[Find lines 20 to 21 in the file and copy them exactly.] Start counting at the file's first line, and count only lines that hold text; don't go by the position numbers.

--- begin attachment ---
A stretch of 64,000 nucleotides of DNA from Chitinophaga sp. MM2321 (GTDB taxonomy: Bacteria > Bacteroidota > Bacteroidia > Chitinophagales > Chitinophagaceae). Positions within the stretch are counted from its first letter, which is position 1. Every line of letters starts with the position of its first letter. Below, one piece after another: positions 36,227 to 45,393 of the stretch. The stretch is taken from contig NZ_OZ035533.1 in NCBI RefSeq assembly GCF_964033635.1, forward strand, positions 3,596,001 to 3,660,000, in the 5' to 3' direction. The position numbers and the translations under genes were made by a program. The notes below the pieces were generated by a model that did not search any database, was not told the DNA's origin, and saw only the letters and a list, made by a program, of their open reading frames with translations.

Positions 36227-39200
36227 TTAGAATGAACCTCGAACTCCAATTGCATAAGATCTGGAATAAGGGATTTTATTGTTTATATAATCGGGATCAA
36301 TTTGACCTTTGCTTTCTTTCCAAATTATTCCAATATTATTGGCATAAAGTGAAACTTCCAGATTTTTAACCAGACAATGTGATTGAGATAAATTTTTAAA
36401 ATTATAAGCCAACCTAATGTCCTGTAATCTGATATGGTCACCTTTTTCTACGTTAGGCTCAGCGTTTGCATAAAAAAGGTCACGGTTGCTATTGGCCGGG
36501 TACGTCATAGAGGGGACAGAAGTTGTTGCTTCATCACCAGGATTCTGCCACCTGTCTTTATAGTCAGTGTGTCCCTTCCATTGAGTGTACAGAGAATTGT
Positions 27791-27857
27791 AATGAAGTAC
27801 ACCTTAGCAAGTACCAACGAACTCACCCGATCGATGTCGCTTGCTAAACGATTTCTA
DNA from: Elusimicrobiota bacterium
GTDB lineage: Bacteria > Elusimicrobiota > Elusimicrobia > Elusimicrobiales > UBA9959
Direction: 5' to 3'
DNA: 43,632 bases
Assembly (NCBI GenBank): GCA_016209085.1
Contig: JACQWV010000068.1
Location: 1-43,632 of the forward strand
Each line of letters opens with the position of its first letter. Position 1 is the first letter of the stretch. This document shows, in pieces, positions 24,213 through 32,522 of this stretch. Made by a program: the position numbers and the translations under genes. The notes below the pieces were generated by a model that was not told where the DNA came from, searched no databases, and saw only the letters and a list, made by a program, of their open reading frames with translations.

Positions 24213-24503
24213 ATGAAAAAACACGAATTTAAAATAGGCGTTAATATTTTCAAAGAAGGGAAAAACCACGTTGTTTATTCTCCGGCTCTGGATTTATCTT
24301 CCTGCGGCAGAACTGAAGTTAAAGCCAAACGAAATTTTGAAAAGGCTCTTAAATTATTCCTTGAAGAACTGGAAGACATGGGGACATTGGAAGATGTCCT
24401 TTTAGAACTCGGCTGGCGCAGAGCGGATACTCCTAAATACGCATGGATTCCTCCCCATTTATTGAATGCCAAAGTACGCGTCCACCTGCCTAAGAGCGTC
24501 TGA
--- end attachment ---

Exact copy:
24301 CCTGCGGCAGAACTGAAGTTAAAGCCAAACGAAATTTTGAAAAGGCTCTTAAATTATTCCTTGAAGAACTGGAAGACATGGGGACATTGGAAGATGTCCT
24401 TTTAGAACTCGGCTGGCGCAGAGCGGATACTCCTAAATACGCATGGATTCCTCCCCATTTATTGAATGCCAAAGTACGCGTCCACCTGCCTAAGAGCGTC